What do you need most when you start a new business? Money! And The Rice Business Plan CompetitionTM (RBPC) will be awarding more than $1 million in prizes to aid new start-up businesses at the 10th annual competition. The $1 million in prizes is a new record for the competition, which was already the world's largest and richest.
The 42 teams selected from nearly 420 entries, a 20% increase from 2009, for the 2010 competition come from some of the best universities around the world. Teams were chosen based on their executive summaries to compete in six categories: life sciences, information technology, energy, green tech, social and other technologies, in the April 15-17 event. The teams will present 15-minute business plans with the top six competitors vying for the grand prize valued up to $385,000.
Though it may be a down economy in the United States, Houston is thriving as a region that supports business and entrepreneurship. Supporters of the competition, both individuals and corporations, as well as the NASA Johnson Space Center, have stepped up this year to create new prizes which put the total prizes above the $1 million threshold for the first time. These include:
- $100,000 Waste Management "Think Green" Investment Prize
- $50,000 NASA "Game Changer" Commercial Space Innovation Prize sponsored by the NASA Johnson Space Center
- $15,000 Heinlein Commercial Space Award underwritten by Heinlein Prize Trust
- $10,000 "Courageous Women Entrepreneur" Award provided by nCourage Entrepreneurs Investment Group
All 42 teams will also compete in the elevator pitch competition, where one member has 60 seconds to entice a potential investor, and in the new TwitPitch Competition where teams post a 140-character Tweet to promote their business.
Each of the 42 teams invited to compete at Rice are guaranteed to take home cash prize money. But more important may be the opportunity to meet potential investors and receive mentoring from more than 200 judges, who themselves are successful venture capitalists, angel investors, entrepreneurs, and business leaders.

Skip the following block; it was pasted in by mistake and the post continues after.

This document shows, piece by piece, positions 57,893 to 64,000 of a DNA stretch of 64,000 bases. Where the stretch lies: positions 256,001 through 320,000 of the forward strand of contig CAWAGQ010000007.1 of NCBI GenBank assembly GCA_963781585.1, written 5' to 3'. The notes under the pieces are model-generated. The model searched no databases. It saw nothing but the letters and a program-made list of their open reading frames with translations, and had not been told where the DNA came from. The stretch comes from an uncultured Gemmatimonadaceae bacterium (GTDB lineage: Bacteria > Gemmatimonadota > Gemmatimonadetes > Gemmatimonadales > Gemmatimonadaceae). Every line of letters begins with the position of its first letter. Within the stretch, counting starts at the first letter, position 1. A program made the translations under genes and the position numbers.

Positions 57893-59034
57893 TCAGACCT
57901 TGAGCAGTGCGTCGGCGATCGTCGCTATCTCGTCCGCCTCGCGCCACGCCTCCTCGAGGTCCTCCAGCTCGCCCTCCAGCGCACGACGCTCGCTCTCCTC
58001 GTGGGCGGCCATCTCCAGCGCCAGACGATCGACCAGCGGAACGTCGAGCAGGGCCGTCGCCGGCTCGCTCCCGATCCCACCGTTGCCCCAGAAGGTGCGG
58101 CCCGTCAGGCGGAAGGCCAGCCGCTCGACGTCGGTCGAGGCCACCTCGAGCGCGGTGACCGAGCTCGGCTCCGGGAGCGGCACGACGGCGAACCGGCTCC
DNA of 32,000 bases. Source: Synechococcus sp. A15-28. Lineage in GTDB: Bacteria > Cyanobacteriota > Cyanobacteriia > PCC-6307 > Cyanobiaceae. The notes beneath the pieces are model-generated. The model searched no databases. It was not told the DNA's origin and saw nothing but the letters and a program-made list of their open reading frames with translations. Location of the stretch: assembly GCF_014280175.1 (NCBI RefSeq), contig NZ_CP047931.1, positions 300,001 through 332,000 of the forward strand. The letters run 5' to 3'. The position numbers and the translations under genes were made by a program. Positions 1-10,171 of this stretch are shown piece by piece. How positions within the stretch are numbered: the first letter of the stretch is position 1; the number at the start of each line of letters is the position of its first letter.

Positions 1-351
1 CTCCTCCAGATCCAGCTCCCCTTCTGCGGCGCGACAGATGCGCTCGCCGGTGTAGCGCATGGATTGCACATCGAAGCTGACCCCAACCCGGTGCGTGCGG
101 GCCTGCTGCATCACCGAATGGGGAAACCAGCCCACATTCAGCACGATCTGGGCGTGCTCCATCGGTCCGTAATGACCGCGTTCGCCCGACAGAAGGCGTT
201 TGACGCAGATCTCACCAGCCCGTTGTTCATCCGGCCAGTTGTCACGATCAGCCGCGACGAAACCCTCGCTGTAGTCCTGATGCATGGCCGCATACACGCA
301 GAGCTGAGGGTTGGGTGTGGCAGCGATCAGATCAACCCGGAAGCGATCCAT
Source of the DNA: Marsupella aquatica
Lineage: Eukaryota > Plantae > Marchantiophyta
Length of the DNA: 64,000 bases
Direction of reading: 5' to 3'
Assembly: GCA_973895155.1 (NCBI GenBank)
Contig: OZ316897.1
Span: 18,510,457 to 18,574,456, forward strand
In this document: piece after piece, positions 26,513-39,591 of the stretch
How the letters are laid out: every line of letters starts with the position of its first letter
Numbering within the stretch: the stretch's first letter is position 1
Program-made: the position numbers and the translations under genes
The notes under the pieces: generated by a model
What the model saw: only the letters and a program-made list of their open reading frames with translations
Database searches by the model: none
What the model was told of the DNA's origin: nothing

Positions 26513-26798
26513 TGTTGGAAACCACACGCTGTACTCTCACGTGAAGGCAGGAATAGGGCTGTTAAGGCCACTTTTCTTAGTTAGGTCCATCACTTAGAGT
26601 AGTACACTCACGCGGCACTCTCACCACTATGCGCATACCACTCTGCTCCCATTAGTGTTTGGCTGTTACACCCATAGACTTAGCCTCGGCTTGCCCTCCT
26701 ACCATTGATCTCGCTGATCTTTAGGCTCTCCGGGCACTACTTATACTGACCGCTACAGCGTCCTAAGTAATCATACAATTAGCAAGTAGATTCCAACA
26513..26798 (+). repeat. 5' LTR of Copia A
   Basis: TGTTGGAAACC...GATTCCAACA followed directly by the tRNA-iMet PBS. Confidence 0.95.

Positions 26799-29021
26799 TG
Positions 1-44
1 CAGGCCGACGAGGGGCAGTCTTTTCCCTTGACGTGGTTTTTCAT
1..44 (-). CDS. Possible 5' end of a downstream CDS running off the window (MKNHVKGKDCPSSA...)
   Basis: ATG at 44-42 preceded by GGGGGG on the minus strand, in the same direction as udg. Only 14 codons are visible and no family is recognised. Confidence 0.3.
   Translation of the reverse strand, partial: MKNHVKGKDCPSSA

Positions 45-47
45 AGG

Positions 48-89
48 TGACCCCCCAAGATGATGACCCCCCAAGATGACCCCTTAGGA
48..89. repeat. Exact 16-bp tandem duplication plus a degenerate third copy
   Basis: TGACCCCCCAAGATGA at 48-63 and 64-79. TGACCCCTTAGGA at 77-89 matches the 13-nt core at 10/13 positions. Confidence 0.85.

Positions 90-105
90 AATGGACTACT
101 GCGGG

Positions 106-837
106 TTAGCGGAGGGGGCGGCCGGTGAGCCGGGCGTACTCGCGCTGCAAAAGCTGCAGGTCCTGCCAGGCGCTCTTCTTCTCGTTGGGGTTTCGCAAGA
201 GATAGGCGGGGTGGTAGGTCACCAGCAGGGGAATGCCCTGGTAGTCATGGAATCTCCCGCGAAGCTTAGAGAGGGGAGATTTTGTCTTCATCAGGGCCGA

RECORD OF SUCCESS:
Besides the impressive prize money, the greatest statistic of the RBPC is the track record of past competitors. Of the 270 who have competed in the first nine years of the competition, 95 past competitors have successfully launched their business after competing at Rice, raising more than $223 million in early-stage funding. There are 95 companies are in operation today, and in the last year alone, have raised over $75 million in funding.
"This success rate is indicative of the quality of teams the competition draws, and the fact that good entrepreneurs can be successful even in a down economy," said Brad Burke, managing director of the Rice Alliance for Technology and Entrepreneurship at Rice University. "It is also representative of the increased focus on innovation and entrepreneurship in the U.S. Most of the job growth is driven by entrepreneurs, and supporting these individuals is vital to economic development and future of the U.S. and the world."